Conservation Marketplace of Minnesota has identified and awarded grants to 10 farms to establish bee-friendly habitats in rural areas of Minnesota. The grants are essentially “seed money” to establish prairie plantings that will attract native pollinators.
This fall, all of the participants are busy preparing the sites for planting. Next spring 20 acres of wildflowers and grasses will be planted to provide native pollinators adequate sources of food, shelter, water and nesting sites.
The goal of the program is to increase and sustain the population of bees to a level that will enable continued, consistent pollination across many diverse food crops. In recent years, the honey bee population has dwindled, affected by Colony Collapse Disorder.
According to Carrie Raber, urban conservationist for Stearns County Soil and Water Conservation District and a member of Conservation Marketplace of Minnesota, the project also has ecological uplift.
“Not only does this practice provide the necessary forage for pollinators, it is sequestering carbon, providing cleaner ground and surface water, keeping the soil from eroding and providing habitat for other animals, such as pheasant,” Raber says. “This is a small step toward putting an economic value on nature’s benefits, which is critical for advancing conservation adoption.”
The future of our business, not to mention the entire food industry, depends on a healthy and abundant bee population.
Honey is a key ingredient that gives products like Honey Nut Cheerios or Nature Valley Oats and Honey crunch granola bars that irresistible taste of honey.
Furthermore, bees are essential for agriculture. According to the Xerxes Society, honeybees pollinate more than 100 U.S. agricultural crops annually.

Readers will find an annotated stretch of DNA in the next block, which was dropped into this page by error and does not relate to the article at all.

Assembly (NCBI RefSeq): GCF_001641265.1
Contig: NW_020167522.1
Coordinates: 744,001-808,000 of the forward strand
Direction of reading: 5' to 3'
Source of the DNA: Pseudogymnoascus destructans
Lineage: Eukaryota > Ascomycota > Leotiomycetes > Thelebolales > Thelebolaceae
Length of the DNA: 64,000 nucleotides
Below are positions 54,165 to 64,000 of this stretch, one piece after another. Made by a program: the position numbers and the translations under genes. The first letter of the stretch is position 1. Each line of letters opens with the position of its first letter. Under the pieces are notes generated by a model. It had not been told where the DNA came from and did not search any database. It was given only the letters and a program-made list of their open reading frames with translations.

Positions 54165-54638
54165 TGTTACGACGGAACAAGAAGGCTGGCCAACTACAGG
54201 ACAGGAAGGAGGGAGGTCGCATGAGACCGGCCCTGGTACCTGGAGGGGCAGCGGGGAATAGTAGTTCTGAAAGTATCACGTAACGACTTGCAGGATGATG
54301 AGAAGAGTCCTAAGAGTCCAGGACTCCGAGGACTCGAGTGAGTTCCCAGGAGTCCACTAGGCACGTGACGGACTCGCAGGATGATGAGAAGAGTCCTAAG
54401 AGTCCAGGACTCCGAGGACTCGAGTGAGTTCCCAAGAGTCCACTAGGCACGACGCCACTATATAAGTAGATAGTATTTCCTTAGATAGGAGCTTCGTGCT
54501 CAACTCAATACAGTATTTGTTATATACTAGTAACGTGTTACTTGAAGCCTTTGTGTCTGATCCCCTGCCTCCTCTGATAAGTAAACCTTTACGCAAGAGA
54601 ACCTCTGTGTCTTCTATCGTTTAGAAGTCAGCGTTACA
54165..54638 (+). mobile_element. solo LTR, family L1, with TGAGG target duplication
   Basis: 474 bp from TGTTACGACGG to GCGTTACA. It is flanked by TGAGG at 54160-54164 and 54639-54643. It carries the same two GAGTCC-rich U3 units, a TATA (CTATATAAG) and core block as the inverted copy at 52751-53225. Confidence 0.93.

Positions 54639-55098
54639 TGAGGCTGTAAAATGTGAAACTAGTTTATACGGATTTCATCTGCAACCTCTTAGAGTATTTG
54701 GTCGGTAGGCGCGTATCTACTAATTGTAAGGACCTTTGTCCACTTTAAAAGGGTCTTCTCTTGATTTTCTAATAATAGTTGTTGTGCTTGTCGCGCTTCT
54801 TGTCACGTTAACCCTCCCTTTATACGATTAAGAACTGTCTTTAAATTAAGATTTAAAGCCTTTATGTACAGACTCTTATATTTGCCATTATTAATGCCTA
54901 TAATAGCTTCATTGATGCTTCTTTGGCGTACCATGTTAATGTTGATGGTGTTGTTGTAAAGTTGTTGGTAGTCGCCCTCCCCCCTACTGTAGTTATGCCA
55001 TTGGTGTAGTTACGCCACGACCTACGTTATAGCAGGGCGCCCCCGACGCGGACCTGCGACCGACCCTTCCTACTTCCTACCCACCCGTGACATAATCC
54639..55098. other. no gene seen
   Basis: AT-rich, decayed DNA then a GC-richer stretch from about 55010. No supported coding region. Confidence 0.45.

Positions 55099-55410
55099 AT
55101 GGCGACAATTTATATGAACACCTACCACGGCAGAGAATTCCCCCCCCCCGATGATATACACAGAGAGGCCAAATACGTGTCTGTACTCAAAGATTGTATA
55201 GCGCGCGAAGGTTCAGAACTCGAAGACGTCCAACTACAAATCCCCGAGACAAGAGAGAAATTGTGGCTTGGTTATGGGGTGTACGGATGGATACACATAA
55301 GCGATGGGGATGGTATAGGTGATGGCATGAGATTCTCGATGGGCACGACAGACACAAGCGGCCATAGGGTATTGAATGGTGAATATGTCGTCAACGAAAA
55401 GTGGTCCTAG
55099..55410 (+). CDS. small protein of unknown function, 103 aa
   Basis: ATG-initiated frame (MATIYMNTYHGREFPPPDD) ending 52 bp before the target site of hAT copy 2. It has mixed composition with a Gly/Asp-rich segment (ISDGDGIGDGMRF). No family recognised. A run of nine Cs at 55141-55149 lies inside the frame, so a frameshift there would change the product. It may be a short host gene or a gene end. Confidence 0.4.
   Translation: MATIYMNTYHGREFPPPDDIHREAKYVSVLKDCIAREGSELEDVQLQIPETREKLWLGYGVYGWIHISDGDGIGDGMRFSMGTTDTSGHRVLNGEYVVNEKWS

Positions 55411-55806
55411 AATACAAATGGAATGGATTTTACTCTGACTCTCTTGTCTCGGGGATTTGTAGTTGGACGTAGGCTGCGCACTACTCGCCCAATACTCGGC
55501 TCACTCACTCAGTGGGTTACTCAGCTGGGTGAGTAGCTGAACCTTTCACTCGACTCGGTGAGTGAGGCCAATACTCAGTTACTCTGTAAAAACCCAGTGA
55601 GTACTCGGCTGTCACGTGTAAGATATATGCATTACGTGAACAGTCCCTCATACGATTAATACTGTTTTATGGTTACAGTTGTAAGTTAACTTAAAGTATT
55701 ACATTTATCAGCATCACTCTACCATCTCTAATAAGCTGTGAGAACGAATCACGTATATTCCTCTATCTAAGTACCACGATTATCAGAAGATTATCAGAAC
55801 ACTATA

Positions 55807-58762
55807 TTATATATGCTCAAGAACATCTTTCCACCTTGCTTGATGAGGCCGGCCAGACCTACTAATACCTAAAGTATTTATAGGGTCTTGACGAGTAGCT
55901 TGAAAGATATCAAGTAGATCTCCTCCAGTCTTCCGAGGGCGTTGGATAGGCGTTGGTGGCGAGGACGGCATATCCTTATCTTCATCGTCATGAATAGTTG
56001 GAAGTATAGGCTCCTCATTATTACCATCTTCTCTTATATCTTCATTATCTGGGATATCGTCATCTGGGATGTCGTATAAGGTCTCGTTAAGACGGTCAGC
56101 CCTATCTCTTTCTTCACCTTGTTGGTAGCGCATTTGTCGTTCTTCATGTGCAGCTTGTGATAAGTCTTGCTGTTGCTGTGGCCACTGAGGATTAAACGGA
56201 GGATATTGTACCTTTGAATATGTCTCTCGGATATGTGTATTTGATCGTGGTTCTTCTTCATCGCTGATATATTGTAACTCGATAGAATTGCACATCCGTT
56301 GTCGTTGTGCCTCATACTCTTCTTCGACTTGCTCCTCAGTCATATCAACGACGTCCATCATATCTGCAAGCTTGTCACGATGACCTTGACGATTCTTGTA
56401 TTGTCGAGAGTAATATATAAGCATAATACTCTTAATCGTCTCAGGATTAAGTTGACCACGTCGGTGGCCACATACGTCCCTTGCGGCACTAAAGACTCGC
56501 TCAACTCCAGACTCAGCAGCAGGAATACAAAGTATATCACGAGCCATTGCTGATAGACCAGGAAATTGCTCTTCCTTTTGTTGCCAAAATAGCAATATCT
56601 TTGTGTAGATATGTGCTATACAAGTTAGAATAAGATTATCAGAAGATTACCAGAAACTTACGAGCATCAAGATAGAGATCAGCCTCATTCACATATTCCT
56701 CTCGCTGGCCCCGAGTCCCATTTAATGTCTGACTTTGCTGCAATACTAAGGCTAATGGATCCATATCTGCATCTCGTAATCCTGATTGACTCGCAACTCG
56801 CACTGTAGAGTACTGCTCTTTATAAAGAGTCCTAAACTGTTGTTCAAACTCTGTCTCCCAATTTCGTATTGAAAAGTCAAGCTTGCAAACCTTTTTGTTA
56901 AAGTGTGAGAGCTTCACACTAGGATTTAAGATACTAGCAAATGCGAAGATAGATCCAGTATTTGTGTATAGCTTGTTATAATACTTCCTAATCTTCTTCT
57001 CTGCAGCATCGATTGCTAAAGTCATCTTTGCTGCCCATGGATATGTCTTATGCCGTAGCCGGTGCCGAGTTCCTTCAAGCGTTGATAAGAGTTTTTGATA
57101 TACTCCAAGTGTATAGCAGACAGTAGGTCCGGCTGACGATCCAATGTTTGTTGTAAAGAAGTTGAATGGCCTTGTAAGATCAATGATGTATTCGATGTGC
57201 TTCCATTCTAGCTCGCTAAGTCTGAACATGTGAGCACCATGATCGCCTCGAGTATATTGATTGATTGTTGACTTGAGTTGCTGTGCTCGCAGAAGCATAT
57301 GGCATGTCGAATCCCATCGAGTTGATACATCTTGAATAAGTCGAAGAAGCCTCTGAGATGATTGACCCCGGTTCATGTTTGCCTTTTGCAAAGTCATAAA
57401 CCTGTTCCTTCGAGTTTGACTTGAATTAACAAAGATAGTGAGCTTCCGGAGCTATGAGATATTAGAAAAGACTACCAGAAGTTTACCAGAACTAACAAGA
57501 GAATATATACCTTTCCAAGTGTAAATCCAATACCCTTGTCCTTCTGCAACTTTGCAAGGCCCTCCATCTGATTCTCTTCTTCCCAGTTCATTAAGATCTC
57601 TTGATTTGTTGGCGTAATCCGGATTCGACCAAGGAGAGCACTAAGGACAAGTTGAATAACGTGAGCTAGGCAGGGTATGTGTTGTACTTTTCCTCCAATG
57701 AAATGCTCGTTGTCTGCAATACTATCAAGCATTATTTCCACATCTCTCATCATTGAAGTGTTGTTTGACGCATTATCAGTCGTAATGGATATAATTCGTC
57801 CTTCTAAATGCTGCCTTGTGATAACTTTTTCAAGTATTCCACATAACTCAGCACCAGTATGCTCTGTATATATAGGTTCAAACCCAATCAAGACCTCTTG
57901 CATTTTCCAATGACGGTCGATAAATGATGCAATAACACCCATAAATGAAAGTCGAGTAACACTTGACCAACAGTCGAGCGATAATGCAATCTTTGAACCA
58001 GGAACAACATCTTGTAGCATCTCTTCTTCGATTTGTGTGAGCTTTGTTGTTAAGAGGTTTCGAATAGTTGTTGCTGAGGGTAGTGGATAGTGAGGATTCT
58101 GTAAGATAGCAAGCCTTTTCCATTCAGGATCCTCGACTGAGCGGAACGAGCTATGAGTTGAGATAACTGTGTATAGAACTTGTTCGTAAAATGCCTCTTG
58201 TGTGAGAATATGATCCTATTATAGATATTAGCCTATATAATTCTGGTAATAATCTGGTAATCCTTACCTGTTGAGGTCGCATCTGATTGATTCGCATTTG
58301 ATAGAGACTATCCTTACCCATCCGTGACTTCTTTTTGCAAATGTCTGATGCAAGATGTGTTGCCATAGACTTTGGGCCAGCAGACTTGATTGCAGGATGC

Think about it this way – one in every three bites of food we consume in the U.S. has been pollinated by honey bees.
Their pollination work is critical for produce like our Muir Glen tomatoes, and Green Giant vegetables like broccoli, beans and cauliflower, not to mention fruit that goes into the many varieties of Yoplait yogurt and super premium Haagen Dazs ice cream.
General Mills is working with the University of Minnesota to better understand if bee health will improve through access to high protein pollen. The research program is being led by Dr. Marla Spivak, MacArthur Fellow and Distinguished McKnight Professor in Entomology at the University of Minnesota.
Last fall, General Mills planted two acres of bee-friendly habitat at our agricultural research farm in Le Sueur, Minn. In May, managed bee colonies were brought onto the site.
Throughout the summer, researchers collected pollen from the bees. This winter, the pollen will be analyzed to determine what types of flowers are grasses the bees are foraging.
I recently spoke with Dr. Spivak about the research in this audio clip.
According to Dr. Spivak, one of ways we can help bees is by providing more floral resources to meet their nutritional needs.
The ultimate goal of the research is to figure out which native flowers, if grown in large enough acres, would benefit both native and honey bees.
This would ultimately provide information about new sources of honey for beekeepers.
Editor’s note: Read more about our work with honeybees, here.